Through this experience and several others with Lanny, Mira realizes she does not want to marry him because he would leave her at home, alone, scrubbing floors. Later, Mira marries Norm, a future doctor. Mira and Norm have two sons, Norm, Jr.
During the first few years of her marriage, Mira develops friendships with three neighborhood women: Natalie, Adele, and Bliss—all of whom are married with children.
The women begin to throw dinner parties in order to create fun evenings together that involve their husbands.
At the dinner parties there is flirtation among the different couples. Natalie begins to believe that her husband and Mira are having an affair, but Mira is able to dismiss Natalie's accusation, and their bonds survive until Mira discovers that Bliss and Natalie are having affairs with Adele's husband. The suspicion and actuality of affairs within the group results in irreversible damage to their friendships. Mira and Norm later move to the small town of Beau Reve, where Mira meets fellow married women with children: Lily, Samantha, and Martha.
During this time Mira's marriage becomes increasingly routine, and Mira finds herself at home, alone, scrubbing floors. Also while in Beau Reve, Mira witnesses her friends' struggles: Lily goes mad as a result of her son's rebellious behavior, Samantha is evicted after her husband loses his job and leaves her, and Martha takes a married lover who simultaneously gets his wife pregnant.
Through her friends, Mira begins to understand the unfair advantages enjoyed by men in relationships. After many years of marriage, Norm files for divorce it is hinted that he has been having an affair for some time and remarries, leaving Mira on her own. During this time, Mira, lost without her routine life of wifely duties, attempts to commit suicide.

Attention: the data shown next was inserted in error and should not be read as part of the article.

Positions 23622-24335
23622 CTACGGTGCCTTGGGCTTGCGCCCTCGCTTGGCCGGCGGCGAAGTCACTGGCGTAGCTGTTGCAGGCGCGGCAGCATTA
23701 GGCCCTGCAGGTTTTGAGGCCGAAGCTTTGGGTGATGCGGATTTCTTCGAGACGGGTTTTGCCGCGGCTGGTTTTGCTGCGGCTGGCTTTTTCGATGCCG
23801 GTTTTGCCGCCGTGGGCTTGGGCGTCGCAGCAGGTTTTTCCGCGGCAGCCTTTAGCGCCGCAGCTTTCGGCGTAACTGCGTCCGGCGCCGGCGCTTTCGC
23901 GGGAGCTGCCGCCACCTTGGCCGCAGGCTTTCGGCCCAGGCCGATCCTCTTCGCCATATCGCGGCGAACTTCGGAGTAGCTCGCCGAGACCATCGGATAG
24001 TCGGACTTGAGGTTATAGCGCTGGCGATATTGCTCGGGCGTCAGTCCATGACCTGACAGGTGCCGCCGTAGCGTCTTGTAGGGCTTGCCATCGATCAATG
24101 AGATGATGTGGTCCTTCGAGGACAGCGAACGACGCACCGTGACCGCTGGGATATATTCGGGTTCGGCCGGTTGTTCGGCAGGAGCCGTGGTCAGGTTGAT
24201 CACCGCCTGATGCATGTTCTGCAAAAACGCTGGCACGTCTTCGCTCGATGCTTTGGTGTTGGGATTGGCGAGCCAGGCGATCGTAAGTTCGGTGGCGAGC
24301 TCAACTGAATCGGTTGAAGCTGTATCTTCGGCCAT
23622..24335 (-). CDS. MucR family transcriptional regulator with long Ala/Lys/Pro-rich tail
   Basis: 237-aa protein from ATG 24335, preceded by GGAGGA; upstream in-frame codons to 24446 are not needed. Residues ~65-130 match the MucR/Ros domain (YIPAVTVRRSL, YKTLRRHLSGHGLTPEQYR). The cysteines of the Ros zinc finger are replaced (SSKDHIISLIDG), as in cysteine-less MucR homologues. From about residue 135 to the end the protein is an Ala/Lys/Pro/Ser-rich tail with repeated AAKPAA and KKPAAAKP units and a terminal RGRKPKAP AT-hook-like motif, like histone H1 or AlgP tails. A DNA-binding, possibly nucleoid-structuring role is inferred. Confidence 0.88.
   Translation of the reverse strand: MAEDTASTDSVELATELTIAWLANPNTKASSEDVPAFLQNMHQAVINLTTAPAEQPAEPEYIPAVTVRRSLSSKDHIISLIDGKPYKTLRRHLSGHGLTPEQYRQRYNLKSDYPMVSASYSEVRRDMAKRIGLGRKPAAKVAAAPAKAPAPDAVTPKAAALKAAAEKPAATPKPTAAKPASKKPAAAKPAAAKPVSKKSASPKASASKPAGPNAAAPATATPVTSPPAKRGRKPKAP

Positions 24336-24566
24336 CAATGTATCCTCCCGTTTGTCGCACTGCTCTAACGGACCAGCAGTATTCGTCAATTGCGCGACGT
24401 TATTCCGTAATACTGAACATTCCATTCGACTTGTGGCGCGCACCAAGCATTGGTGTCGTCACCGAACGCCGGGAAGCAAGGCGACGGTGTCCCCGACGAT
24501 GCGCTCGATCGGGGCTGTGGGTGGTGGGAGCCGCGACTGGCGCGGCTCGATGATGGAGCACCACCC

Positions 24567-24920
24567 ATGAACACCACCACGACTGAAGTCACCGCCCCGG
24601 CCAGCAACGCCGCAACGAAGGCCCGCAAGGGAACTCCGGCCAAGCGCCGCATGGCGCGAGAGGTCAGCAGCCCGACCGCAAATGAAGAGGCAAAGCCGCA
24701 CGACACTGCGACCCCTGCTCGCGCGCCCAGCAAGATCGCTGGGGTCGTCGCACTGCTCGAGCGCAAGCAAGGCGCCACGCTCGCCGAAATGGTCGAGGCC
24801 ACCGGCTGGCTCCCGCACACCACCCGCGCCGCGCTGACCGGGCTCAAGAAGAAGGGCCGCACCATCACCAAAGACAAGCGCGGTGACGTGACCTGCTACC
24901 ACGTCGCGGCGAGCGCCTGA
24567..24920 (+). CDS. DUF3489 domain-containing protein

She is found by Martha, who helps her pick herself up. Mira returns the help in due time when Martha, too, attempts suicide when trying to deal with her failed affair and resulting divorce.
It is the heyday of Women's Liberation and Mira, now too, finally able to verbalize her discontent at the society around her, becomes a feminist, although a less radical and militant one than Val.
It also includes Ben, a diplomat to the fictional African nation of Lianu, with whom Mira begins a relationship. Mira and Ben have a happy relationship, in which Mira is able to maintain a sense of independence.
Mira's development in the relationship contributes to her new unwillingness to live the life of a stereotypical housewife. When Mira's children come to visit her at Harvard, her growth and independence is revealed by a clear change in her views on the dichotomy between motherhood and sexuality.
While at college, Val's daughter, Chris, is raped. Following Chris' rape, Val states over Mira's protests , "Whatever they may be in public life, whatever their relationships with men, in their relationships with women, all men are rapists , and that's all they are. They rape us with their eyes, their laws, and their codes.
Mira later ends her relationship with Ben, after realizing that he expects her to return to Lianu with him and bear his children. Soon afterward, she discovers that Val has been shot following a violent protest at the trial of a rape victim.
The book ends with a brief summary of where the characters are now. Ben married his secretary and now has two children. Mira is teaching at a small community college and is not dating anyone.
The ending is also a doubling back in which the narrator begins to write the story the reader has just read. The Women's Room received both praise and criticism. The novel was a New York Times bestseller the year it was released, Many women found The Women's Room relatable and stimulating; they were able to recognize their own lives in Mira's.